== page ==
St Albans police officer awarded for saving woman’s life
- Credit: Archant
A St Albans police officer has been honoured with a national award after saving the life of a woman suffering a heart attack after a drug overdose.
Special Constable Rob Dawes was flagged down by a bystander in London Colney High Street on October 14 last year to help a 19-year-old woman who was slumped on a bench.
Although the woman was virtually incoherent, SC Dawes continued to question her until he managed to find out what drugs she had taken.
Paramedics arrived to take the woman to hospital, but she suffered a heart attack while in the ambulance.
SC Dawes was able to tell the ambulance crew what she had taken, enabling them to treat her accordingly and resuscitate her.
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Hospital staff later said that the woman, who recovered from her ordeal, would have died if SC Dawes had not found out what sort of drugs were involved.
He has now been awarded a Royal Humane Society Certificate of Commendation for saving her life, and won the personal praise of the society's secretary Andrew Chapman.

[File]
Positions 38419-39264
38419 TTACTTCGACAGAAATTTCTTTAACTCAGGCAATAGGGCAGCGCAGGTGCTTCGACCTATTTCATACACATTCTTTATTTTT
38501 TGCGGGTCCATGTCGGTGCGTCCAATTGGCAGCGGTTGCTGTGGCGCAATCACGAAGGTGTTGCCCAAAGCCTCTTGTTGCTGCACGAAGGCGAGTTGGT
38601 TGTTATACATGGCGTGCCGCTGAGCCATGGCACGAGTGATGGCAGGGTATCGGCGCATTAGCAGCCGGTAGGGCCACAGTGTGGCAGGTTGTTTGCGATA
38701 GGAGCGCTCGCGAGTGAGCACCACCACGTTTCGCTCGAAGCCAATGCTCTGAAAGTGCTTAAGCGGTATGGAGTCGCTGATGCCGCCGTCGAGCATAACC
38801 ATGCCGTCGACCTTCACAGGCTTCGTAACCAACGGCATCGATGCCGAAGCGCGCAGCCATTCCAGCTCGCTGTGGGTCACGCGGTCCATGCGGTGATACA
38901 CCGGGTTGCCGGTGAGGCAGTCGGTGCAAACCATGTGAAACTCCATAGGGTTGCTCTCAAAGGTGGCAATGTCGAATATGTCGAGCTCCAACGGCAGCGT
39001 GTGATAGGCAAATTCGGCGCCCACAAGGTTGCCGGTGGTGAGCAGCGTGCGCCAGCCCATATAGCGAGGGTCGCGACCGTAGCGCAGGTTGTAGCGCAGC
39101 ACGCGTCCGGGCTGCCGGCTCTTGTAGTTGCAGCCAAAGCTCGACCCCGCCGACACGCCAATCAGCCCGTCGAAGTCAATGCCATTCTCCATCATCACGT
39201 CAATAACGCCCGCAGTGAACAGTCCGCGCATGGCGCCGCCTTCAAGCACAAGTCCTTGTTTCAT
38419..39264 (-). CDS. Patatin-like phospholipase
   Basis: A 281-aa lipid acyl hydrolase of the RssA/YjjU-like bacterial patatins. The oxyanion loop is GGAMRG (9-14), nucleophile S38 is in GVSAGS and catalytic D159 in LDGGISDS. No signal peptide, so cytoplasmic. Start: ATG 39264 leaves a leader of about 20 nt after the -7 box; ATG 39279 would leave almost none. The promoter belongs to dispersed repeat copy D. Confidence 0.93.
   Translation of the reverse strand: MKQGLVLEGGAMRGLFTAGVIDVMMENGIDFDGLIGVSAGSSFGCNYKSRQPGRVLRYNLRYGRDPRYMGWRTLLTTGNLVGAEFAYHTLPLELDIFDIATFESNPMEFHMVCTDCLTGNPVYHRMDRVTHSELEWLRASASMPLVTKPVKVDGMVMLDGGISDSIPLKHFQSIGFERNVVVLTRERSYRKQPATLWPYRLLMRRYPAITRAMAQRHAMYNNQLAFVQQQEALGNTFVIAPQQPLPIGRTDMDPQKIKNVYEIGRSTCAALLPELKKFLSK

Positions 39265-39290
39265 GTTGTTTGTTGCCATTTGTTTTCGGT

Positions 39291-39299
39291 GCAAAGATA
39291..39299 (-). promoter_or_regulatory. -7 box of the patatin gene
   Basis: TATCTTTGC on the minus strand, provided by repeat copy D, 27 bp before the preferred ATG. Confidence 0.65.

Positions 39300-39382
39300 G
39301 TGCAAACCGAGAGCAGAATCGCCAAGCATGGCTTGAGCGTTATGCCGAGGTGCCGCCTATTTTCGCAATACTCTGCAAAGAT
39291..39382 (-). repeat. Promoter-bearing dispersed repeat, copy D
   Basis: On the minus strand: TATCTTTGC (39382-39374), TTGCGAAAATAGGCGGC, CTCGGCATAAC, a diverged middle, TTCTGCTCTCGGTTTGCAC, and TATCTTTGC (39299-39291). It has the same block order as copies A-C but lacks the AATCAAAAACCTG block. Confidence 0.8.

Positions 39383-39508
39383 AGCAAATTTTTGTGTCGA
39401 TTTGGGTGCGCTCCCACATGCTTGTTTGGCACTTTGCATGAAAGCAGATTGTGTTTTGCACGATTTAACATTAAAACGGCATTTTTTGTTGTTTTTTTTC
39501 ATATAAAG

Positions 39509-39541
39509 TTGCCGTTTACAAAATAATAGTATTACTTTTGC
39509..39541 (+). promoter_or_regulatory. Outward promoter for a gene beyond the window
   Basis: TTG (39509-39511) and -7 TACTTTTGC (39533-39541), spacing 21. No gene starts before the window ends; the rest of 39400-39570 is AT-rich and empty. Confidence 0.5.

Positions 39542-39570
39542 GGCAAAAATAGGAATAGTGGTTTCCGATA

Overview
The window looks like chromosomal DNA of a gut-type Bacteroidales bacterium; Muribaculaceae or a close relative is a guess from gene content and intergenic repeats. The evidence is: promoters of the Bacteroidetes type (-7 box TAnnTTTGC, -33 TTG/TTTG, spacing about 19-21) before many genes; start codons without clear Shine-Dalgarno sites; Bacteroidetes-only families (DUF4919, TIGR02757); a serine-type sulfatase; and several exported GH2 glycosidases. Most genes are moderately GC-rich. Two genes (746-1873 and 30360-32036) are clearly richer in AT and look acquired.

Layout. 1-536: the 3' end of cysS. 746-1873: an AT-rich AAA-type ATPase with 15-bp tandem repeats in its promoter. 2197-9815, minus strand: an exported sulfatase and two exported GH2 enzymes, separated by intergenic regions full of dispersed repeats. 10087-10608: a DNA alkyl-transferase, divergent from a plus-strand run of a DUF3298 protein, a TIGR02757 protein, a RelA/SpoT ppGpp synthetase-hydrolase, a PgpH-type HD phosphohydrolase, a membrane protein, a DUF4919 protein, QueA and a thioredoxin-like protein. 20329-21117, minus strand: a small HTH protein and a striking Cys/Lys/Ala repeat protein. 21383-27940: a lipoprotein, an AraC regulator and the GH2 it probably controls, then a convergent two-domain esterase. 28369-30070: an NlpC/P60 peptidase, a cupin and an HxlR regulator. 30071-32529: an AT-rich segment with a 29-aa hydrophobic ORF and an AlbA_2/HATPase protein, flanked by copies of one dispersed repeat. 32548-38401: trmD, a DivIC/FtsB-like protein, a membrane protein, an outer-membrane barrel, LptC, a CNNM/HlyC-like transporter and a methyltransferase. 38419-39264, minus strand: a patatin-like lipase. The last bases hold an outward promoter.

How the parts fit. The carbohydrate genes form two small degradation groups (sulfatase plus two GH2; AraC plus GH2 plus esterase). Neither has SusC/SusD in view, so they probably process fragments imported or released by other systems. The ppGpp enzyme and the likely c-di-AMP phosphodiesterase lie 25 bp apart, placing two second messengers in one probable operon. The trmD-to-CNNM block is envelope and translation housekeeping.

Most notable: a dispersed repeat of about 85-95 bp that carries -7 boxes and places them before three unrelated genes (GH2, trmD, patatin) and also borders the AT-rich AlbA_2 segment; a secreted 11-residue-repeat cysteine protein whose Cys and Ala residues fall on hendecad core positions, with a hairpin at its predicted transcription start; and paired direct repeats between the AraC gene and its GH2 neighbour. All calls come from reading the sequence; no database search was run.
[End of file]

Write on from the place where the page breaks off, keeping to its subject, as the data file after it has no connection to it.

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Mr Chapman said: "This was a life and death situation. And it is only thanks to the quick-thinking SC Dawes in realising at once that identification of the type of drug was essential and then his perseverance in continuing to question the woman until he got the answer, that she is alive today.
"He did a wonderful job and as a result a life was saved. He richly deserves the award he is to receive."
No date has yet been fixed for the presentation of the award, but it is expected to take place in the near future.
Special Constable Rob Dawes said: "I'm hugely honoured and grateful to be given this award. Being a Special is a tremendously rewarding yet often challenging experience, with the opportunity to make a real difference to one's local community.
"I'm very lucky to be working alongside a wonderful team of regular officers in St Albans and I continue to benefit greatly from their training and guidance."
The Royal Humane Society is a national body which honours bravery in saving a human life, including for non-healthcare professionals who perform a successful resuscitation.
The society was founded in 1774 to promote resuscitation techniques and has given over 200,000 awards.